My daughter has been doing gymnastics for almost 3 years. She couldn’t get her kip.
She used her grips so she wouldn’t get rips or blisters. One day she tried to do her kip without the grips and did the kip very well. Now she won’t use the grips anymore.
The problem is, she is getting rips all the time now. Any solutions?????
It might help your daughter to know that most high level gymnasts wear grips, including World Uneven Bar Champion and All-Around Olympic Champion Nastia Liukin and World Championship Bar Silver medallist Chellsie Memmel. USA gymnasts Nastia Liukin and Chellsie Memmel were first and second on bars at the World Championships and they both wear grips. You might make more progress with her if you tell her the best gymnasts on bars use grips and would recommend to her to do the same.
There actually has been a little more controversy on whether gymnasts should wear grips or not, since for a while, the high profile Russian gymnastics team under new coaching did not wear them. But now with the return of their traditional coaches and to more international success, they are again wearing grips.
Some of theÂ RomaniansÂ do not wear grips but it isÂ because many gymnasts come from small clubs out in the country and cannot afford grips. Â by the time they qualify to the National program as a junior or senior, they don’t want to change and relearn all the skills with grips.
A few other high profile International gymnasts do not wear grips, but most high level bar workers and all male gymnasts wear them. The chances of your daughter being an exception to that trend are small.
So she should get used to using them early in her career because that is the most time efficient way to do it. In essence, you have to relearn skills, to some degree, when you switch to grips and having to relearn fewer skills is much more time efficient. If she does it now, she has fewer skills to relearn (to readjust to doing with grips).
While your daughter may not need grips for doing simple skills like doing kips, she will most likely want grips for learning and practicing skills like front and back giants and other circling skills on the bars. Gymnasts with small hands can actually catch release moves better with the dowel grips to help them clamp on and hold on better.
Dowel grips are designed with a wooden dowel positioned on the grips to help gymnasts have a better hold on the bar during circling skills and catching release moves. Many gymnasts have small hands, in relation to the size of the bar, and the dowel grip helps them maintain their grip on the bar better.
As you mentioned, grips are useful for extending the amount of time you can work bars. If she wants to be able to learn high level skills, she will have to be able to work bars for long periods of time. She will either have to learn to work through the pain of rips or wear grips in order to be able to spend enough time practicing on bars to learn high level skills.
The few high level gymnasts who do not wear grips often have to go through a period of ripping before their hands callous enough to stop ripping. Every time they take a break from gymnastics for any significant period of time, they have to go through the ripping cycle again before their hands toughen back up. Gymnasts who do not train bars every day will likely not get out of the period of ripping, since the off time works against the toughening process.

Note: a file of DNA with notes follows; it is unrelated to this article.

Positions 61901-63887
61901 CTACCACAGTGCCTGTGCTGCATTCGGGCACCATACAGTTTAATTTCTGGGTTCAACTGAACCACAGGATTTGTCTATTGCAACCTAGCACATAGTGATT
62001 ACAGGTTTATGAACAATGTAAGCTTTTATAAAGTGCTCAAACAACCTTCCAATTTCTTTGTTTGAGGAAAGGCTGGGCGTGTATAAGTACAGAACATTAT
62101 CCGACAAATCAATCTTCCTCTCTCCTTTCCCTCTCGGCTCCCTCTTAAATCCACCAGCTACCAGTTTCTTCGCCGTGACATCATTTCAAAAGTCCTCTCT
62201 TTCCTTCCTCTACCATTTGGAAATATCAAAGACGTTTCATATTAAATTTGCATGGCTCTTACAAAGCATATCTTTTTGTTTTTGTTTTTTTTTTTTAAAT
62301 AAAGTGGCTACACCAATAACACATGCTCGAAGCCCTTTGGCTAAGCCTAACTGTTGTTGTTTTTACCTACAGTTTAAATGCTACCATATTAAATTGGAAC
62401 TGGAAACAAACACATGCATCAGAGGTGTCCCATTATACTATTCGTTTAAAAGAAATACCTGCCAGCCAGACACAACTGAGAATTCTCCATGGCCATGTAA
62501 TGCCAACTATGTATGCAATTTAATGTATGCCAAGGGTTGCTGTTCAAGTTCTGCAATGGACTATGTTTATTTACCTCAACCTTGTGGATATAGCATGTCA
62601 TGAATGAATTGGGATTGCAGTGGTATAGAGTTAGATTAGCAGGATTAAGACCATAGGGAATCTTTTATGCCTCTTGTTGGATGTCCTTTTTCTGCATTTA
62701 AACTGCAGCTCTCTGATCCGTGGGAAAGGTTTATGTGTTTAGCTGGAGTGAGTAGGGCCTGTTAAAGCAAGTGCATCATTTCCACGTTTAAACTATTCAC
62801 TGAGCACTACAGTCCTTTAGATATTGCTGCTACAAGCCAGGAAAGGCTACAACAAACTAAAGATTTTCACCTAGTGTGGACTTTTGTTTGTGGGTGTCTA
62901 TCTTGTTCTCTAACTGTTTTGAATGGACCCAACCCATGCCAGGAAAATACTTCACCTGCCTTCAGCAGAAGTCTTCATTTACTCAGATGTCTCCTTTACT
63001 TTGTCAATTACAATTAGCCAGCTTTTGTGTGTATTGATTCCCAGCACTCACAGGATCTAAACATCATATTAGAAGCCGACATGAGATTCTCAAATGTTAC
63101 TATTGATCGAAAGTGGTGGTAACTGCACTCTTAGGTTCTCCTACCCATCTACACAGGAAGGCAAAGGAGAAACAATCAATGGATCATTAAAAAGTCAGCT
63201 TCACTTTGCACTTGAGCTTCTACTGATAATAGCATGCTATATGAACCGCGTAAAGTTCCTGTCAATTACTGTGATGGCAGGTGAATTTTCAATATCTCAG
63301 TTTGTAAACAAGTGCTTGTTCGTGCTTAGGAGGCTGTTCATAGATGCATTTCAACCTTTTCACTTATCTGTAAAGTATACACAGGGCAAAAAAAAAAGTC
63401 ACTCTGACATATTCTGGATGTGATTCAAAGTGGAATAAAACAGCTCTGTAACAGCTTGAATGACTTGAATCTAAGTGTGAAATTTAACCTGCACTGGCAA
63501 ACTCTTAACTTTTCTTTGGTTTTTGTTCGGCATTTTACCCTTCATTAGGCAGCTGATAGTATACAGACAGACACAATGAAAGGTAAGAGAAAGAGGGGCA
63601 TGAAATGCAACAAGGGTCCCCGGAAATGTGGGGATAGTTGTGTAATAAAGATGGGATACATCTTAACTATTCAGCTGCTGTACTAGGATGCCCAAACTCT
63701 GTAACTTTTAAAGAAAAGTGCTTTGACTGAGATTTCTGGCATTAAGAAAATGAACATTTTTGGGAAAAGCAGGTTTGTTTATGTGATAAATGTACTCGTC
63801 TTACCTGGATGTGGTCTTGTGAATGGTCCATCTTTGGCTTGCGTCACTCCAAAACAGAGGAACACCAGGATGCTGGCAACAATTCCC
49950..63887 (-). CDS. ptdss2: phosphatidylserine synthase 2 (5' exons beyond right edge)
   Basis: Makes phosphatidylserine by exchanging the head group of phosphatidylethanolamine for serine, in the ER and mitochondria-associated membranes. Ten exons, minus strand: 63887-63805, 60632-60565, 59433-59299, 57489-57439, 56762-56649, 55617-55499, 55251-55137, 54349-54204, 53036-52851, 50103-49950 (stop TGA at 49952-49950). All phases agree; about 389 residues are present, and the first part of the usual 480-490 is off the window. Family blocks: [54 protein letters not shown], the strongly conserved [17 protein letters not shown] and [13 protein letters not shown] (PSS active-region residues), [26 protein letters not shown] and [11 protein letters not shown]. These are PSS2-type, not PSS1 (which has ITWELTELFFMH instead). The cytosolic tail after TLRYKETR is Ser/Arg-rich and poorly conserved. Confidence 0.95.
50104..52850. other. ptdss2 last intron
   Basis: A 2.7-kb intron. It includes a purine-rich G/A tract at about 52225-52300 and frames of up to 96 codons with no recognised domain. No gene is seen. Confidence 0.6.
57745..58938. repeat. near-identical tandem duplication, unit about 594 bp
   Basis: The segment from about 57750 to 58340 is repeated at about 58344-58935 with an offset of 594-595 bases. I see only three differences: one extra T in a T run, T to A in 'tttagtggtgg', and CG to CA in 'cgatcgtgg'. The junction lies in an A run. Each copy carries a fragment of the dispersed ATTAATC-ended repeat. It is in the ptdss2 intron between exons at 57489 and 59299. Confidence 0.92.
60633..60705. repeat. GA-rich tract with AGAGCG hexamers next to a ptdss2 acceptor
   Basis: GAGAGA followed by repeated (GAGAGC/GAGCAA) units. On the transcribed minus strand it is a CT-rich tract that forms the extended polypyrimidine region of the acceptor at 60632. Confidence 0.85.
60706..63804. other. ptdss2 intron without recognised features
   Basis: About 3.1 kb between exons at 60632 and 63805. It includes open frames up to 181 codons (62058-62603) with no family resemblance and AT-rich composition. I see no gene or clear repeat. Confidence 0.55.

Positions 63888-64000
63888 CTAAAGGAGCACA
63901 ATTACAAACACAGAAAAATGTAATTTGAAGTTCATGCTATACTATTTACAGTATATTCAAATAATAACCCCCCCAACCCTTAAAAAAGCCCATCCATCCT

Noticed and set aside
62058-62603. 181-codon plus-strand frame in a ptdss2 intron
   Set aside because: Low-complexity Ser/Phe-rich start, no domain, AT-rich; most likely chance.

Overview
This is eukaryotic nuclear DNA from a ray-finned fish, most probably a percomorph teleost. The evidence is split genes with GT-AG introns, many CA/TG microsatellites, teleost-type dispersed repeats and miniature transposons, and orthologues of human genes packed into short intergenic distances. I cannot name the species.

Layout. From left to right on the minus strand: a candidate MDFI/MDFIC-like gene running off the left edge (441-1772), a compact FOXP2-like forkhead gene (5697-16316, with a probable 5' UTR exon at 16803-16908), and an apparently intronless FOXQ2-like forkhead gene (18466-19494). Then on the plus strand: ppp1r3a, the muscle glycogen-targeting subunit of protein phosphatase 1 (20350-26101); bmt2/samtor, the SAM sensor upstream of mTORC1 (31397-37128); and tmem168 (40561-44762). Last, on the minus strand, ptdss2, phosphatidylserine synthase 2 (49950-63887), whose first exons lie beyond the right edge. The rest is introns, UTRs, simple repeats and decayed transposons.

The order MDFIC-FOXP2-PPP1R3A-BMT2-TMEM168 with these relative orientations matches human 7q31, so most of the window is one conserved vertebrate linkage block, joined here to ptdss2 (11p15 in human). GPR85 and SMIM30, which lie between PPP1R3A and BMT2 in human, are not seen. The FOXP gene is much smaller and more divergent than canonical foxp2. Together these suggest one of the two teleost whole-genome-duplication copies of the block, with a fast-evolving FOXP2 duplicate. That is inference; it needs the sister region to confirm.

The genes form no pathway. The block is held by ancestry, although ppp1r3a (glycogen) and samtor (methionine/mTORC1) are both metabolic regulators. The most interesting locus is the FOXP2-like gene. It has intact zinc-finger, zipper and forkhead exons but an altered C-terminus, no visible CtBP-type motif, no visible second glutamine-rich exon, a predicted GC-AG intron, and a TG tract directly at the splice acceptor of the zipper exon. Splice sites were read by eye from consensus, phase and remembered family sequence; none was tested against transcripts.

Almost all gymnasts get calluses and rips on their hands from doing bars. Gymnasts who wear grips only tend to get them around the edges of their grips and on their wrists from the straps. Gymnasts who donâ€™t wear grips get calluses all over their hands directly on the parts of the hands that need to hold onto the bar.
Callused hands or callused areas of the hand often rip bigger than non-callused areas. Rips often take off the whole callus when the hands rip. The callus comes off in one whole piece. Gymnasts who donâ€™t wear grips can have this happen over their whole hand area, not just around where their grips are. So when they rip, gymnasts who donâ€™t wear grips are likely to rip in more areas and have bigger rips in the sensitive areas of the hands that grips usually cover.
Summer, the off-season, is the ideal time to get used to wearing grips as opposed to switching to grips in the middle of the competition season. It can be difficult to make a change to grips in the middle of a season and try to compete when grips feel unfamiliar.
As gymnasts get older and grow, they tend to switch to wearing grips because their hands rip more when they are taller and weigh more. It is easier to learn to wear grips when you are younger and at a lower level of bar difficulty skills than to switch later. If your daughter thinks it is hard to get used to grips doing kips, she will really have trouble later switching to grips and getting used to them doing skills like giant pirouettes and release moves.
Your daughter has already done the really hard part – getting used to wearing grips. It is only a very small step more to learn kips with her grips on. It is easier to learn to wear grips doing simple skills than to have to change later. It is very likely a wiser choice to get used to grips now rather than later.
In the meantime, we use tea tree oil products to heal rips (usually in only about two to three days). Gymnasts can also put those tea tree oil products on their hands overnight to start to heal rips before they actually happen. If you donâ€™t have access to tea tree oil products, Preparation H (yeah, we know) also works. But when using Preparation H overnight gymnasts might want to wear gloves because of the smell and it would not be good if a gymnast were to suck their thumb while wearing it at night – lol.
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